Everybody loves a good story. Stories can fill us with joy, bring us to tears, or stimulate any emotion in between. They have a magical ability to grab and hold our attention in a way that almost no other form of communication can, making them ideal for marketers who want to reach distracted consumers and grow their sales. Recently, business writer Robert Lerose spoke with Jonathan Gottschall, author of The Storytelling Animal, about the irresistible pull of storytelling and the role it plays in building brands.
RL: There seems to be a movement in business to have a good brand story to tell—something that resonates on an emotional level with consumers. What are some ways that a business can harness the power of stories to grow their brand or sell their products?
JG: Story is considered a potent tool in business communication because it's special in the way that it draws human attention. If you just tell me your business makes really great paper clips, I don't care. It's just data. But if you wrap your product up in a compelling narrative—an emotionally engrossing story—then you have me. A story not only gives me information that you guys make good paper clips, but it helps me feel an emotional connection with you and what you're doing that's really quite powerful. Coca-Cola is a perfect example. What sets them apart isn't the beverage so much, but the kinds of stories they tell about their products and the kind of bond they've been able to forge with consumers over roughly a century.
RL: You've said that television commercials are half-minute short stories. What did you mean by that?
JG: A commercial rarely just says that a laundry detergent works well; it shows that it does through a story about an overworked mom, rascally kids, and a laundry room triumph. Jewelry stores get men to buy sparkly little rocks by screening stories in which besotted suitors pinpoint the exact price of a woman's love: two months' salary. Some ad campaigns are designed around recurring characters in multipart stories. Story touches nearly every aspect of our lives.
RL: Stories rely heavily on conflict to involve the reader. Even case studies in business follow a typical problem/solution structure. Why?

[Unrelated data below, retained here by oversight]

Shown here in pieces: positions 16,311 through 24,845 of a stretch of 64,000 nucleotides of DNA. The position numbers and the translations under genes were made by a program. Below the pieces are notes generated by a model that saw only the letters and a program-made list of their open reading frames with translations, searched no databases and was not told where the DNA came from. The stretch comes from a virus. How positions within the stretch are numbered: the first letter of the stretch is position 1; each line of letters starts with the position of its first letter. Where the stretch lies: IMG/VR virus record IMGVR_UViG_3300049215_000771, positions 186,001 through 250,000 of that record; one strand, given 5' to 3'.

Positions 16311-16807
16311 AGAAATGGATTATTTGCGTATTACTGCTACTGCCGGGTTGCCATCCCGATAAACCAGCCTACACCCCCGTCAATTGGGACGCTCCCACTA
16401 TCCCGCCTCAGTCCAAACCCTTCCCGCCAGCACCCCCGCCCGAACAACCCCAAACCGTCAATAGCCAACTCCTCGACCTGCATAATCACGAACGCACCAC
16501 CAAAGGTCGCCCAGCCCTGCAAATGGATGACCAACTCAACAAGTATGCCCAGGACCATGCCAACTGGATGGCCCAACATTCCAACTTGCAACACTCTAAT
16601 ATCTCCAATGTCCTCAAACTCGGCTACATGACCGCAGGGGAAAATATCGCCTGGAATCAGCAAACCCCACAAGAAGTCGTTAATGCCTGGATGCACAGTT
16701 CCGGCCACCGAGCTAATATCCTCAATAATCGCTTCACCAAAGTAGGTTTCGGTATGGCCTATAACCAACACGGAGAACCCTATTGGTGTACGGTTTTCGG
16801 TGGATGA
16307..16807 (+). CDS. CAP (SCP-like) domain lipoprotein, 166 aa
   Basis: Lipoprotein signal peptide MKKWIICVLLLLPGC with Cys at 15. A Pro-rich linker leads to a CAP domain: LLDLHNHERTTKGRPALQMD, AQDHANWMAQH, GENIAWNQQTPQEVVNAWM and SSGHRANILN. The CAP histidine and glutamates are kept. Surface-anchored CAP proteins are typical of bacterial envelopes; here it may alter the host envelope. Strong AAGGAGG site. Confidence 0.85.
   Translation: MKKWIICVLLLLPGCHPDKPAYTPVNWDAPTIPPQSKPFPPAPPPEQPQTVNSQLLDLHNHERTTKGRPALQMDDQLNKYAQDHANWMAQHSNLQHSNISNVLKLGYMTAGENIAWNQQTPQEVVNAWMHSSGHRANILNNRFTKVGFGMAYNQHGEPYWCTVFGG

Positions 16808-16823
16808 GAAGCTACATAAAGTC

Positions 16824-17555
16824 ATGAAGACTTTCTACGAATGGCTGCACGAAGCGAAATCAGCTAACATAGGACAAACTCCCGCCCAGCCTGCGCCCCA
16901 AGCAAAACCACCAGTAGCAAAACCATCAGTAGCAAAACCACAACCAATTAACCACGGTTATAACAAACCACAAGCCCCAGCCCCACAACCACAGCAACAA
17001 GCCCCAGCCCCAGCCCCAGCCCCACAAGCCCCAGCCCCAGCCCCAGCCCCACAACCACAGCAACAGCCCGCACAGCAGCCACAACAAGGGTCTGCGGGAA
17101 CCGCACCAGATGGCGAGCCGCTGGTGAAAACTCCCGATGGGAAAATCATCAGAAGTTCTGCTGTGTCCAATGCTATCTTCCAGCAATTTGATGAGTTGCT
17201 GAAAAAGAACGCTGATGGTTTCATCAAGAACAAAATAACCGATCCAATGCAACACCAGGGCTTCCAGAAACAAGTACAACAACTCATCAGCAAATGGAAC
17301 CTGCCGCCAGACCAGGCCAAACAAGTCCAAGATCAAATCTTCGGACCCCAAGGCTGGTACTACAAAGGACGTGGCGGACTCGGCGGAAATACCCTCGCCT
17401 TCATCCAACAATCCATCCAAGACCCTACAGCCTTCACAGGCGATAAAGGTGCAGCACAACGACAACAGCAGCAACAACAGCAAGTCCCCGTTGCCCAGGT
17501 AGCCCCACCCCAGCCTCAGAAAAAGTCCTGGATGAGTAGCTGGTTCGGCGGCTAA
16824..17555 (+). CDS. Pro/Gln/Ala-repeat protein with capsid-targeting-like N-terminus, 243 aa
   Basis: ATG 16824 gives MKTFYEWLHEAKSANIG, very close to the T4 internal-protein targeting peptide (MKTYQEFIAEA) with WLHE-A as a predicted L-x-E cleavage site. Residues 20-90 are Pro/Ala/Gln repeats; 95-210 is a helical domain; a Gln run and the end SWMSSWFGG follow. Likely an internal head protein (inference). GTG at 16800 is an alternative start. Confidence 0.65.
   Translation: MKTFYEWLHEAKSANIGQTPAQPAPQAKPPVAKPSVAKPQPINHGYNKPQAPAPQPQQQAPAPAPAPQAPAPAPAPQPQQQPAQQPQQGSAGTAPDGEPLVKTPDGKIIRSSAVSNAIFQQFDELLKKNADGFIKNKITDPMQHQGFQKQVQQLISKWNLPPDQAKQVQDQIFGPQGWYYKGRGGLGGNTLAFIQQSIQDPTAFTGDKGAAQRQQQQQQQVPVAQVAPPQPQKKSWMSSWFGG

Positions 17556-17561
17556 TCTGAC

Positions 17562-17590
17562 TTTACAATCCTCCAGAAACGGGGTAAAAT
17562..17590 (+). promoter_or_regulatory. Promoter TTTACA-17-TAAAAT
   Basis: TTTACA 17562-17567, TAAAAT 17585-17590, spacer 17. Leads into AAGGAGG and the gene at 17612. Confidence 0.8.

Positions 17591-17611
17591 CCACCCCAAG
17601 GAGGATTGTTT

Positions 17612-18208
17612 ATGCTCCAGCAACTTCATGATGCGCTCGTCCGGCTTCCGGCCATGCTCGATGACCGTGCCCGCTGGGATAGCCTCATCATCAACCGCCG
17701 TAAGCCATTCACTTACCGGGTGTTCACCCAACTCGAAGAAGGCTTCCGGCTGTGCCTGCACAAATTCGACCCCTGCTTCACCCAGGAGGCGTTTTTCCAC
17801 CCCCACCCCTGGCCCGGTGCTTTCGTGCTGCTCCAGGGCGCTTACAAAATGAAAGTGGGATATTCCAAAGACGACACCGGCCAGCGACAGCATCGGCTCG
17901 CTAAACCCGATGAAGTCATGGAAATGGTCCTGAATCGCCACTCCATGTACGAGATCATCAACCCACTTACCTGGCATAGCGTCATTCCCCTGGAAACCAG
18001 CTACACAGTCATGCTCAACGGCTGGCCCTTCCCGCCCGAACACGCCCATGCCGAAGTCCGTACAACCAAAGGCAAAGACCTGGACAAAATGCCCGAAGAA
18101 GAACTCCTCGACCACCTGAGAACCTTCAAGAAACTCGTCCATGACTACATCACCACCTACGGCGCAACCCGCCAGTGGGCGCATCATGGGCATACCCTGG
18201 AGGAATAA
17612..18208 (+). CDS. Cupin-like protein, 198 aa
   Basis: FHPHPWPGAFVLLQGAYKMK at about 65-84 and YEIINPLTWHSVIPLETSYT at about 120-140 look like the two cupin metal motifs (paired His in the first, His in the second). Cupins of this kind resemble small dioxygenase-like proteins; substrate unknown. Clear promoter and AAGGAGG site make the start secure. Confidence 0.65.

JG: Stories are almost always about people with problems. The people want something badly, but big obstacles [stand in the way]. It is a basic storytelling technique to establish and forge this really strong, personal connection between consumers and the brand. Stories tend to fixate on trouble. Without a knotty problem, you don't have a story.
RL: Stories can help brands distinguish themselves in a crowded marketplace. Do you have an example of a brand story that rises above the fray?
JG: This Chipotle ad is a very good example. You can tell people all day about the power of story. You can describe the psychological studies that prove it. But if you have them watch this story, they can see for themselves—feel for themselves—why story is such an incredibly powerful tool for riveting attention, rousing emotion, changing behavior, and driving home a business's message.
JG: Tell stories that tap into a common morality. Story is the grease and glue of society: by encouraging us to behave well, story reduces social friction while uniting people around common values.
RL: How can small business owners become better storytellers?
JG: I'd tell them to steer clear of business books and look up creative writing textbooks instead, like The Art of Fiction by John Gardner. There are a few basic principles to learn. One is to have a problem, to have trouble in your story. If there's no problem, people just aren't interested. The second thing I would stress is that by nature, story is a vehicle for a message. So it's not weird or artificial to graft your business message onto your business story. Stories are so much better at carrying a message and convincing people of things than just a straight informational presentation. There's a lot of research that shows how much better people remember things in story form—how much more convinced they are when people are given information in a story—rather than from a list of bullet points.
RL: Final thoughts?
JG: I was in Warsaw at this little place called the Radio Café that's popular with Western travelers. On the back page of the menu, there's a whole story in English about the Radio Café and the building it's in and the role it played transmitting radio signals during the Polish resistance of World War II. And suddenly—instead of just having Polish dumplings at this restaurant, I felt deeply, emotionally connected to this place. I had read up on Warsaw and I had all these associations in my mind. Their little story connected me to that big story and made me feel a little more connected to that place in a way that would have brought me back, in a way that would have me recommend it to my friends. Just by intuition, they knew it was important to tell their story.
This interview has been edited for length and clarity.